With a TV show shoot to do on Thursday and my boat in the shop for maintenance, I fished with Capt. Andy Cotton, also out of CB’s Saltwater Outfitters, in his boat on Wednesday to do some scouting. We found lots of bait with a few Spanish mackerel and albies (little tunny) feeding in them in the coastal first thing in the morning. We caught and released trout, blues and jacks on CAL jigs with shad tails and DOA Deadly Combos on deep grass flats in Sarasota Bay. We found a school of big reds and caught and released redfish and bluefish out of the school before they disappeared.
“Reel Animals” TV show hosts, Capt. Mike Anderson and Capt. Billy Nobles, fished with me on Thursday. We fished out of their Yellowfin 24 bay boat, an awesome fishing machine! We fished the coastal gulf off Sarasota first thing in the morning and had a couple of hookups on jigs and plugs. One was a jack that was hit by a shark and the other fish was probably a false albacore that was cut off before it could be landed. We also fished deep and shallow grass flats on both sides of Sarasota Bay and caught and released trout, blues and jacks on a variety of lures.
Action in the coastal gulf is about to get hot! Baitfish are becoming plentiful and predators will be close behind them. Reds are schooling in Sarasota Bay. Look for nervous patches of water or large wakes to find them. Beat the heat by catch and release snook fishing before daylight and then look for reds, trout, blues, Spanish mackerel, tripletail and more in Sarasota Bay.
Capt. Rick Grassett
FFF Certified Fly Casting Instructor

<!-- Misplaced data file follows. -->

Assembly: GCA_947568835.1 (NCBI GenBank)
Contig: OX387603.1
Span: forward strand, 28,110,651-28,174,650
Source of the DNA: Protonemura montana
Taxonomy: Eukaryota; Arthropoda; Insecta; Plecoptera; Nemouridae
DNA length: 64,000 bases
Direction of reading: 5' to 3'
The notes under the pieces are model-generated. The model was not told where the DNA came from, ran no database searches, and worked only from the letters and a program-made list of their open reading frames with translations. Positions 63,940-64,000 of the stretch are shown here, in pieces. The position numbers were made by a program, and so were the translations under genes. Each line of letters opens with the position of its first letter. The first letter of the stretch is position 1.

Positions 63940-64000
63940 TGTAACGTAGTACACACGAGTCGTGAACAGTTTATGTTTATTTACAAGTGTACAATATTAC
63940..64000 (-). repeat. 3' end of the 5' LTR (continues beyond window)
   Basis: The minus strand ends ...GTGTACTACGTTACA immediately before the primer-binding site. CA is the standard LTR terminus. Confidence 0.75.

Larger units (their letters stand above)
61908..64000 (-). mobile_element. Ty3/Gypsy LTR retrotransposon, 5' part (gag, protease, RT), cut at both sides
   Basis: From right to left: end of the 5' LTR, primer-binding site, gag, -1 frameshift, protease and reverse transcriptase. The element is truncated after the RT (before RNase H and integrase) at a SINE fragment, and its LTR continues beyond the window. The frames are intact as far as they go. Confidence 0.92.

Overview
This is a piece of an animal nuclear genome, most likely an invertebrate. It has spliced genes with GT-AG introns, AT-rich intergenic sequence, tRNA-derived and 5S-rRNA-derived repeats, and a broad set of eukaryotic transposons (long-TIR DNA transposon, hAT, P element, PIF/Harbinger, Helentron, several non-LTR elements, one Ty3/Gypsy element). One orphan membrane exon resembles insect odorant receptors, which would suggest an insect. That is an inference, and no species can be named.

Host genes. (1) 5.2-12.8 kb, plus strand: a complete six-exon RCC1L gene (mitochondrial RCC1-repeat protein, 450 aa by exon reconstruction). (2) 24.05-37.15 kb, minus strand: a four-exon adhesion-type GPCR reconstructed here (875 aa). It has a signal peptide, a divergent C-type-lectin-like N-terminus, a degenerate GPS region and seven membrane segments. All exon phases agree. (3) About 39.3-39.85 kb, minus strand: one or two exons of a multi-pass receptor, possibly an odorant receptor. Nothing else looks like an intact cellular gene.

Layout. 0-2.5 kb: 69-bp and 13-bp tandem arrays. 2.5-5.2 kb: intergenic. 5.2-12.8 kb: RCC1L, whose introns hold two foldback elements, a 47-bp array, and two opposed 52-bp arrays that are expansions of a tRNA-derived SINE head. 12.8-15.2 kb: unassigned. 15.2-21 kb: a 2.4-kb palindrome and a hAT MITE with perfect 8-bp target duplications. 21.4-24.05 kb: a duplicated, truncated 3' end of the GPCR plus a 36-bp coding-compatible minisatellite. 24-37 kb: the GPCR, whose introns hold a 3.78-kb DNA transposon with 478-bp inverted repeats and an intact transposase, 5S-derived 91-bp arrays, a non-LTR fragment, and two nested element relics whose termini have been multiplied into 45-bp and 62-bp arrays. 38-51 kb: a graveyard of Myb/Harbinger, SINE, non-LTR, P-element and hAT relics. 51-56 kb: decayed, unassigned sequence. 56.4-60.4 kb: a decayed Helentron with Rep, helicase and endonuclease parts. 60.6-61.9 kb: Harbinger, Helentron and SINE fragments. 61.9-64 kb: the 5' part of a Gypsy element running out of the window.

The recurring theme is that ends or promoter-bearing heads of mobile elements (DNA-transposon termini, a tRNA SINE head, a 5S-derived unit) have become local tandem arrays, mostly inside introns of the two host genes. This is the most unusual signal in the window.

Orvis- Endorsed Outfitter Guide
CB’s Saltwater Outfitters-2011 Orvis Outfitter of the Year
Snook Fin-Addict Guide Service, Inc.
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A ridge of high pressure to the north of the region will strengthen through the early portion of the week ... helping to keep an easterly flow pattern in place over the eastern Gulf of Mexico. The ridge position and strength will be supportive of nocturnal easterly wind surges Monday night and Tuesday night that may approach cautionary levels ... especially away from the coast.
East winds around 10 knots. Bay and inland waters a light chop. Isolated thunderstorms in the afternoon. Monday night will bring winds around 15 knots diminishing to 5 to 10 knots after midnight. Bay and inland waters a moderate chop.
East winds around 10 knots. Bay and inland waters a light chop. Scattered thunderstorms in the afternoon. Tuesday night will bring east winds around 10 knots. Bay and inland waters a light chop.
East winds around 10 knots. Bay and inland waters a light chop. Isolated thunderstorms in the morning then scattered thunderstorms in the afternoon. Wednesday night will bring east winds around 10 knots. Bay and inland waters a light chop. Isolated thunderstorms in the evening.
East winds around 5 knots. Bay and inland waters smooth. Isolated thunderstorms in the morning then scattered thunderstorms in the afternoon. Thursday night will bring east winds around 5 knots. Bay and inland waters smooth. Isolated thunderstorms in the evening.
East winds around 5 knots. Bay and inland waters smooth. Isolated thunderstorms in the morning then scattered thunderstorms in the afternoon.